Tag Archive for 'netvibes'

Netvibes Ginger preview

The almighty FSM has finally answered my prayers and sent an invite for Netvibes‘ new iteration, “Ginger”, my way. You could of course argue that it was a member of Netvibes who sent this invitation my way, and that it was less my praying to the FSM and more my incessant begging all over the goddamn web. But that’s a technicality I’m not going to indulge in any further here. Lets move on to what Netvibes has created with Ginger:

First and foremost, you can now add a public page for yourself, humbly called “universe”.It’s a nice way of showcasing all your feeds and what else you’ve got going with that myriad of other services you’re probably using. Plenty of widgets like the Twitter or Skype ones will facilitate that. Well, here’s mine. When you’re having a look at it, don’t forget to note my last.fm widget, for it displays the groovy taste in music I undoubtedly have.

Another new feature, but not yet active, is a 2GB online space, letting you store mp3s, documents and whatnot. Like I said, not yet active, but showcased on the Netvibes blog here.

And since it’s web2.0 and nobody wants to do stuff alone anymore, Netvibes also enriched their service by adding contacts. Find out who’s on Netvibes and add them as contacts by importing from your address book or other services like Twitter and Flickr (I can’t wait for Open Social to make all that redundant). Save items from feeds and show them to your friends. Like so:

Netvibes sharing

Whatever your friends or contacts are sharing you can view by clicking the “Activities” tab on the top bar of Ginger:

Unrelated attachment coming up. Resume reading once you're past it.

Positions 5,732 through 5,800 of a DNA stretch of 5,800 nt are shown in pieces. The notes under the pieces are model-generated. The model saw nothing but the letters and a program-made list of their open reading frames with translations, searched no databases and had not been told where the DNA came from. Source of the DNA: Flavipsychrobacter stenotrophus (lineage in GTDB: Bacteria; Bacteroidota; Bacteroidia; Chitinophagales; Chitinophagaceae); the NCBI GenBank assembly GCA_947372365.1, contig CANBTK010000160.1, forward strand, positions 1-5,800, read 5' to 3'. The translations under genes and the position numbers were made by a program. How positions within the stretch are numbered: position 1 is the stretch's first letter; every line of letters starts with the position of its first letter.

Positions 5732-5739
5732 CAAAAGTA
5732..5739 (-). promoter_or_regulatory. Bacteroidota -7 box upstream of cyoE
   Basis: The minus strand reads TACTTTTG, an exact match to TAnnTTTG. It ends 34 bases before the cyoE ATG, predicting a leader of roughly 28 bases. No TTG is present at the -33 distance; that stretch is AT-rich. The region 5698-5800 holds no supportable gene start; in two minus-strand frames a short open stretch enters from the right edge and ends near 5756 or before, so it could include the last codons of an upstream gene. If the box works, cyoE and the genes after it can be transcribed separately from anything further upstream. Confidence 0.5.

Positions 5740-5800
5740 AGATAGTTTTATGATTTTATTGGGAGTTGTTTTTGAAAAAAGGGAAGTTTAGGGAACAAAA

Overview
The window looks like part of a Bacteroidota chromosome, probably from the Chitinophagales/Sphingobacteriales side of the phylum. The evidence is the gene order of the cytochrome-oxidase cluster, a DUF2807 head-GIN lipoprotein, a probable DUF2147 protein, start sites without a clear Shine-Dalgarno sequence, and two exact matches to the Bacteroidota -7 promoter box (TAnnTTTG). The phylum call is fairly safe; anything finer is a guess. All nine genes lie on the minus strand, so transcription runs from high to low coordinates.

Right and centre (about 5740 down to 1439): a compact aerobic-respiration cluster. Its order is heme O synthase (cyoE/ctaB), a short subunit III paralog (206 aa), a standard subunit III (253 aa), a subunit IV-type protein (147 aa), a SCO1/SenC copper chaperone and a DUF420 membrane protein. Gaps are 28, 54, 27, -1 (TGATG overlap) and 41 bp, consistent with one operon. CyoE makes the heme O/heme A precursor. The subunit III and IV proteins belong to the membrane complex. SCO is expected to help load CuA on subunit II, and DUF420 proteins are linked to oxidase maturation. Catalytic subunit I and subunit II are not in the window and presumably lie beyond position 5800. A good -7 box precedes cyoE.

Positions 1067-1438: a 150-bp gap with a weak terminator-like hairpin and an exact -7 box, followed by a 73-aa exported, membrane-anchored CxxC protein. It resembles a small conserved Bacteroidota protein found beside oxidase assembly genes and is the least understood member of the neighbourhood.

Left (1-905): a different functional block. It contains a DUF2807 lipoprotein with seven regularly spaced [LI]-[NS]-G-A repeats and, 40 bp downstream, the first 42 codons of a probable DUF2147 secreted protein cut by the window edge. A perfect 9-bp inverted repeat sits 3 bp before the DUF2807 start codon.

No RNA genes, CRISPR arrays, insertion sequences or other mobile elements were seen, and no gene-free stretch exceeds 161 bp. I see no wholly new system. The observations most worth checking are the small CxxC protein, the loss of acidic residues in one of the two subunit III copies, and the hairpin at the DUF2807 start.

Netvibes Friends activities

As I’m hugely unpopular and haven’t yet had time to trick and bully people into becoming my Netvibes “friends”, there’s nothing in that list yet. But I’m sure it will look quite awesome once there’s stuff in there.

That’s it for now.There’s a slew of other little changes, which you’ll be able to notice yourself either mid-February when Ginger will launch for everyone or sometime before that if you were able to shamelessly beg yourself into Ginger the way I did.

Netvibes adds personality

It’s not for nothing that I’m always as happy as a pup when I see that Google Reader is ready to serve me a new item from the Netvibes Blog. Because Most of the time, it’s an announcement about their service that just shows they really do work overtime to make it as perfect for people as possible.

Well, today was no different. In their latest blog posting, they announced even more ways of personalization options for their wildly popular starting page. Here’s what’s new:

Themes – While they already have a bunch of themes, it’s always nice to add even more options. Their new themes are quite colourful and add new looks to tabs. All have rounded corners of course ;). In addition to that, you can create your own custom theme, utilizing their other new feature:

Wallpapers – While they call this new feature wallpapers, it’s really more than that. You can add images to the top and bottom part of the portal, but you can always just change the colours of these areas, including text colours. As for the images, Netvibes provides a few stock images, but you can also add images from Flickr, MySpace, Twitter or even direct URLs.